Ecology And Environment

Where have all the Honeybees gone

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"Where have all the Honeybees gone"
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Please bring back the bees

The bees are disappearing. All over the world, both wild bees and the hives of bee keepers are dying. Sometimes the hive is found empty, and sometimes it is found filled with dead bees. Nobody knows the cause for this die-off, but there are a number of possibilities. Bees are an important part of the food chain, since they pollinate the flowers of plants that are eaten by other animals, including people.

My fruit trees are mature now, ten years after I first planted them, and I just love picking my own peaches and apricots right off of the tree. However, the crop has been dwindling due to the absence of bees. Year before last, there were still a few bees and some wasps to pollinate the peach blossoms, but last year I had to go out and do the job myself with a watercolor brush because there were so few pollinating insects. This year, I haven't seen one single bee or wasp, and it is already April 10th. Unfortunately, my experience is not unique.

All over the world, honey bees are disappearing. Professional bee keepers who serve the US agricultural industry are finding fewer bees in their well-kept hives. Home gardeners are noticing fewer wild bees around their flowers.

Since a wide variety of food crops depend upon bees to pollinate them, the loss of bees all over the world could cause our food supply to collapse. "Many fruit, vegetable and seed crops, worth between $8 billion and $12 billion each year, rely on honeybees for pollination" (Science Daily, May 12, 2007).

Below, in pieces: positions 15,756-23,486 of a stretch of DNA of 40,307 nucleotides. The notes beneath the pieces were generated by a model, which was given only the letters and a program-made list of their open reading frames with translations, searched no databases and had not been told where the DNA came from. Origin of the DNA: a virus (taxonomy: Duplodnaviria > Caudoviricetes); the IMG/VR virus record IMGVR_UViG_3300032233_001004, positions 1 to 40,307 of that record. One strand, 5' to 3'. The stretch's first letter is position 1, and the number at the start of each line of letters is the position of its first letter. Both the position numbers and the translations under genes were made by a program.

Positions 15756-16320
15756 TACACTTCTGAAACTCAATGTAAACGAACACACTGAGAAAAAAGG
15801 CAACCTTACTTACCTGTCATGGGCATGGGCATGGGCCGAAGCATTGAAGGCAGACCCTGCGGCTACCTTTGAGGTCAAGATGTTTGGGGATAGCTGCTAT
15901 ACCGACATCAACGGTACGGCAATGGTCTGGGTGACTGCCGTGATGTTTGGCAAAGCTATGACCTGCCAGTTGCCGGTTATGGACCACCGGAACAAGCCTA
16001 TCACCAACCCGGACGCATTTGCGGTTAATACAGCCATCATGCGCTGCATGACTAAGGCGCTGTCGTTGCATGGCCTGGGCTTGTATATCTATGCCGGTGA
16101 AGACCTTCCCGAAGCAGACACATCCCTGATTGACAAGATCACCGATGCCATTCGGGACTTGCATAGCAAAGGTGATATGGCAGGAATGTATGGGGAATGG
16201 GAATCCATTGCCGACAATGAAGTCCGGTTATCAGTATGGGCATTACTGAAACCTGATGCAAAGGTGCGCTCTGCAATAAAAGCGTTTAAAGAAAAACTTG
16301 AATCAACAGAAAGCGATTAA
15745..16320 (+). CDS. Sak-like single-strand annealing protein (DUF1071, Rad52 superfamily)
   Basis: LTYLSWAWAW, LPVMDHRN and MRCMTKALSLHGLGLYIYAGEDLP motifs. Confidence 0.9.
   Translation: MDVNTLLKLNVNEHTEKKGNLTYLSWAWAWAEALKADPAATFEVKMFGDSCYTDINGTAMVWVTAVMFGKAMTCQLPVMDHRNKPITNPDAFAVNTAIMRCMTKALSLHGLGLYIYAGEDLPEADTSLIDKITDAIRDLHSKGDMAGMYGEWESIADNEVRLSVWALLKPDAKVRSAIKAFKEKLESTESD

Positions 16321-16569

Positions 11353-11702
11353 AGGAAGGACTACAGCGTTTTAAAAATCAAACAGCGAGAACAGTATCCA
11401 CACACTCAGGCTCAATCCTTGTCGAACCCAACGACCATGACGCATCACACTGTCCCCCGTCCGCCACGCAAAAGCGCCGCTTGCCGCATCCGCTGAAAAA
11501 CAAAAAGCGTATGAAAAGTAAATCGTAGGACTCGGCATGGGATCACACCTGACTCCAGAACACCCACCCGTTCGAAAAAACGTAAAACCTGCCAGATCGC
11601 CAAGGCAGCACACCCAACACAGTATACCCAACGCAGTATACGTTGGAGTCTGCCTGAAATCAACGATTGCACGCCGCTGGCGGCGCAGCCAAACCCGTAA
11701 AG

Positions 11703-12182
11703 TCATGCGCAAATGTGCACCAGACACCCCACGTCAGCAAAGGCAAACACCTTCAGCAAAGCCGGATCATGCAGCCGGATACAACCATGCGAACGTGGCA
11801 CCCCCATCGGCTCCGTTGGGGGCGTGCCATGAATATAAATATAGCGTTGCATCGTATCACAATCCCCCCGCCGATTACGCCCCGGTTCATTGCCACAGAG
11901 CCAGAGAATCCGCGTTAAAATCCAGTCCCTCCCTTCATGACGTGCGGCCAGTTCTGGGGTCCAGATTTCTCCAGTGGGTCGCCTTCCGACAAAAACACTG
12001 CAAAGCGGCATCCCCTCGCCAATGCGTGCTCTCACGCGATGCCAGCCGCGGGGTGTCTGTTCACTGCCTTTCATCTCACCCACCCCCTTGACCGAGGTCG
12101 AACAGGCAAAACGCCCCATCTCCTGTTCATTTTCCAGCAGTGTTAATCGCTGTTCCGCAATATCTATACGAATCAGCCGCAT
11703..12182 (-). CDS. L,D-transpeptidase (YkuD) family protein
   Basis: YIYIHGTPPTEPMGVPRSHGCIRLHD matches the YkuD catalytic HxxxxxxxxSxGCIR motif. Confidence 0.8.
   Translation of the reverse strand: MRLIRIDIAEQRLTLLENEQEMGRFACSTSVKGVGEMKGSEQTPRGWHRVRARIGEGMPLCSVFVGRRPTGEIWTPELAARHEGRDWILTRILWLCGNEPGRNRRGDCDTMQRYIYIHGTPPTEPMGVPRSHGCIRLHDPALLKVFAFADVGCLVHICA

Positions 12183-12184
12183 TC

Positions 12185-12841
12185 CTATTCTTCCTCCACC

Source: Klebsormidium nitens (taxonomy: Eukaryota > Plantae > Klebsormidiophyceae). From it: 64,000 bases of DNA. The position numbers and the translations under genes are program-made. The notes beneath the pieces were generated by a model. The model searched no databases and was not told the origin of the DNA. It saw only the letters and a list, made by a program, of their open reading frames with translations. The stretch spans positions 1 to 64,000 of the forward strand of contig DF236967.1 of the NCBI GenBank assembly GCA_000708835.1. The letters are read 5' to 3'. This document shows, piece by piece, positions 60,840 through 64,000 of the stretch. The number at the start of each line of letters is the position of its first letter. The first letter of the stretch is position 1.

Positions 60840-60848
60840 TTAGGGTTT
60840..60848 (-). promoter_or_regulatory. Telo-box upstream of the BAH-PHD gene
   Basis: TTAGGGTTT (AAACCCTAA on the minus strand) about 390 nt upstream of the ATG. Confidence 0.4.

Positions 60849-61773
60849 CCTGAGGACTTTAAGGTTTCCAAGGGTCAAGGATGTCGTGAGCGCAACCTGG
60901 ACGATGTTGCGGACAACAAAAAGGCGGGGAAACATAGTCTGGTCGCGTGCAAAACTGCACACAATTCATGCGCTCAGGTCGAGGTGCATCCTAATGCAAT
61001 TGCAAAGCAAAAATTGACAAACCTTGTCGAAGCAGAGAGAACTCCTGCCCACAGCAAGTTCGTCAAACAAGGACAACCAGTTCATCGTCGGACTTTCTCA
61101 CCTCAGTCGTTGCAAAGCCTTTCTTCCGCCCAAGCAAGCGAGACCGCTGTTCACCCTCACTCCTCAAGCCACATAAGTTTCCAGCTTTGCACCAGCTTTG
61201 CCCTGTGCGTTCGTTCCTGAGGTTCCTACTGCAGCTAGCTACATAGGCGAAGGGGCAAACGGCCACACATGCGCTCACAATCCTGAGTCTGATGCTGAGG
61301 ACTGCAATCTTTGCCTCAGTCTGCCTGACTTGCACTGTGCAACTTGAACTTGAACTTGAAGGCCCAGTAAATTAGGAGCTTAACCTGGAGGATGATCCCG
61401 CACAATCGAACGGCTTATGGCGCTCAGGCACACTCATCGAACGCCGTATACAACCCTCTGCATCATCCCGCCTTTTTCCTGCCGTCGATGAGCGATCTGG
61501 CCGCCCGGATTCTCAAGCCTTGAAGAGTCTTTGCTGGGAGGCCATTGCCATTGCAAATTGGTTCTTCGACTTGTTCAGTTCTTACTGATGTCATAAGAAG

The US Department of Agricultural and the Centers for Disease Control are stymied by this phenomenon. They have found some problems with parasites and disease, but these are nothing new. Honey bee colonies have been suffering from these blights since the early 1980s, including varroa mites (Varroa destructor) and tracheal mites (Acarapis woodi), which spread viruses among the bees that they feed on.

That decline in the bee population has suddenly become precipitous and has been named colony collapse disorder (CCD).

According to a press release from Science Daily (May 12, 2007) between half a million and one million of the 2.4 million bee colonies in the US died out over the previous winter.

In my mountain community, it might be due to several unusually long, cold winters in a row. In other parts of the world, however, we must search for other causes.

Perhaps the growth of cities and suburban communities has destroyed a large part of the bees' habitat. Paving over the land, knocking down trees and pulling up wild vegetation (weeds) can deprive the wild bees of both food supplies and places to live. However, this does not explain why many bee keepers are losing as many as two thirds of their bees. The widespread use of chemical pesticides and weed killers might be a part of the problem. Another possibility is that the genetically modified food crops are killing the bees.

We need to learn why the bees are dying, and we need to do something about it before we lose them all and thus lose a major portion of the world's food supply.

Organic gardening, which produces food without chemicals from old variety seeds which have not been genetically modified, might be one way to bring back the bees. We also need to find ways to rid the bees of a variety of diseases and parasites which threaten their lives. We need to take action now, and we need to succeed.

More about this author: Tessa Dick

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